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Monday, November 29, 2010

Kids and Science


Image Credit: NASA/Bill Ingalls


NASA caption:
Build the Future

Students used LEGOs to 'Build the Future' at NASA's Kennedy Space Center in Cape Canaveral, Fla. on Wednesday, Nov. 3, 2010. The 'Build the Future' event was part of pre-launch activities for the STS-133 mission.

NASA and The LEGO Group signed a Space Act Agreement that features educational games and activities designed to spark children's interest in science, technology, engineering and math.
It appears that the reports of the demise of the U.S. space program are greatly exaggerated. Just look at the plans for the STS-133 mission found here! If I were a kid, I'd find the whole idea of an International Space Station, and its resident Robonaut 2 (a.k.a. R2), to be fascinating.

To keep space programs going, we must educate our kids in science, and thus projects such as the joint NASA/The LEGO® Group program. Check out the LEGO Education site for educational activities.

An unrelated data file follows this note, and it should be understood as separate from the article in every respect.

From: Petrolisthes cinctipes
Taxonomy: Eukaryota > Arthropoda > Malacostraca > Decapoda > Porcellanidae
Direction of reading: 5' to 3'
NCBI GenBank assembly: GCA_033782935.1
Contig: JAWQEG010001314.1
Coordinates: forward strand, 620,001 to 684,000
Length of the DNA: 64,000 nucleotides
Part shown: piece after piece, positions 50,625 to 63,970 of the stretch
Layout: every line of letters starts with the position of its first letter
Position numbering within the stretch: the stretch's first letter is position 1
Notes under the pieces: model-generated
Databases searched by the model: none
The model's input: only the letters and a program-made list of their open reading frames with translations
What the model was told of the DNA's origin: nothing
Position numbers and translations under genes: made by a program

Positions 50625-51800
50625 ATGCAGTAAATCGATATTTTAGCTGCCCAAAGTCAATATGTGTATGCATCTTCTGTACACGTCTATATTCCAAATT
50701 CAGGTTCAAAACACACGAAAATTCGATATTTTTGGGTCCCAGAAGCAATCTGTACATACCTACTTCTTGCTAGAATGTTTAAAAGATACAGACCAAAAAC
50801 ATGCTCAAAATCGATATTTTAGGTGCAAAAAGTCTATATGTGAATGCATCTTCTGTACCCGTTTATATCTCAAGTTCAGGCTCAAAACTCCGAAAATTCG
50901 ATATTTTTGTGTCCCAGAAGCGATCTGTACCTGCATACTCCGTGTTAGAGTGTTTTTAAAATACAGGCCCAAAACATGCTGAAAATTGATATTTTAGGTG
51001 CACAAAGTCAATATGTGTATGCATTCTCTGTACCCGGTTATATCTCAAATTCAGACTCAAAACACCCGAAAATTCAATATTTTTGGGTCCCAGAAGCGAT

Look for some of these books on your next visit. They will lead you, and your children, toward becoming science literate:

Angier, Natalie. The Canon: A Whirligig Tour of the Beautiful Basics of Science [500 ANG].

Science for All Children: A Guide to Improving Elementary Science Education in Your School District [372.3 SCI].

Williams, Robert A. Mudpies to Magnets: A Preschool Science Curriculum [372.3 WIL], also More Mudpies to Magnets: Science for Young Children by Elizabeth A. Sherwood [372.3 SHE].

1 comment:

  1. Whether the space program ever lands on the moon again or not is irrelavent. The value it has is introducing our children to science and all it has to offer.

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